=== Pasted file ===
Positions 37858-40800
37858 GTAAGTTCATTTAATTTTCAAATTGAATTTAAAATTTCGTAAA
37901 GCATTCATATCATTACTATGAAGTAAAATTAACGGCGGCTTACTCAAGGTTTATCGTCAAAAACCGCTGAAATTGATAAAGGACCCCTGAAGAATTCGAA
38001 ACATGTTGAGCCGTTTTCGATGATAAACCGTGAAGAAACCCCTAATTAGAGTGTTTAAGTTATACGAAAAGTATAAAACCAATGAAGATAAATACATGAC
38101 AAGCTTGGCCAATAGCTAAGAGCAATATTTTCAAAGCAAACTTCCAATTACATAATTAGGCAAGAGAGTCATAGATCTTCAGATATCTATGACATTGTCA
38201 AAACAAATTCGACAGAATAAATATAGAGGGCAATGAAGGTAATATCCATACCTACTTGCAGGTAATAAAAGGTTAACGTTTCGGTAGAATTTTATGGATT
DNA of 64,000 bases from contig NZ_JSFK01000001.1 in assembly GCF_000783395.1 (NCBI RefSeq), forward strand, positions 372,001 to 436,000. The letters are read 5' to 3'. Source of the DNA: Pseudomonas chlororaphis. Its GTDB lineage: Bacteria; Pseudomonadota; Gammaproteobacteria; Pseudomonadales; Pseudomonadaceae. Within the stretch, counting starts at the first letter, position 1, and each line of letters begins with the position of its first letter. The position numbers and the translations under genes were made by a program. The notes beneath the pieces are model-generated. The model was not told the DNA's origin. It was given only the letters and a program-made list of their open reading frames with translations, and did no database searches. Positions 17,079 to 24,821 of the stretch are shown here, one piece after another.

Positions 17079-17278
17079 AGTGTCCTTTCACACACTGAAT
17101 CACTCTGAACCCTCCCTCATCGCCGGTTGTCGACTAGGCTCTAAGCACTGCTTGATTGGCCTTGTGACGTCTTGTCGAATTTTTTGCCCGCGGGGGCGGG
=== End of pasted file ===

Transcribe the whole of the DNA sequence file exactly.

Positions 37858-40800
37858 GTAAGTTCATTTAATTTTCAAATTGAATTTAAAATTTCGTAAA
37901 GCATTCATATCATTACTATGAAGTAAAATTAACGGCGGCTTACTCAAGGTTTATCGTCAAAAACCGCTGAAATTGATAAAGGACCCCTGAAGAATTCGAA
38001 ACATGTTGAGCCGTTTTCGATGATAAACCGTGAAGAAACCCCTAATTAGAGTGTTTAAGTTATACGAAAAGTATAAAACCAATGAAGATAAATACATGAC
38101 AAGCTTGGCCAATAGCTAAGAGCAATATTTTCAAAGCAAACTTCCAATTACATAATTAGGCAAGAGAGTCATAGATCTTCAGATATCTATGACATTGTCA
38201 AAACAAATTCGACAGAATAAATATAGAGGGCAATGAAGGTAATATCCATACCTACTTGCAGGTAATAAAAGGTTAACGTTTCGGTAGAATTTTATGGATT
DNA of 64,000 bases from contig NZ_JSFK01000001.1 in assembly GCF_000783395.1 (NCBI RefSeq), forward strand, positions 372,001 to 436,000. The letters are read 5' to 3'. Source of the DNA: Pseudomonas chlororaphis. Its GTDB lineage: Bacteria; Pseudomonadota; Gammaproteobacteria; Pseudomonadales; Pseudomonadaceae. Within the stretch, counting starts at the first letter, position 1, and each line of letters begins with the position of its first letter. The position numbers and the translations under genes were made by a program. The notes beneath the pieces are model-generated. The model was not told the DNA's origin. It was given only the letters and a program-made list of their open reading frames with translations, and did no database searches. Positions 17,079 to 24,821 of the stretch are shown here, one piece after another.

Positions 17079-17278
17079 AGTGTCCTTTCACACACTGAAT
17101 CACTCTGAACCCTCCCTCATCGCCGGTTGTCGACTAGGCTCTAAGCACTGCTTGATTGGCCTTGTGACGTCTTGTCGAATTTTTTGCCCGCGGGGGCGGG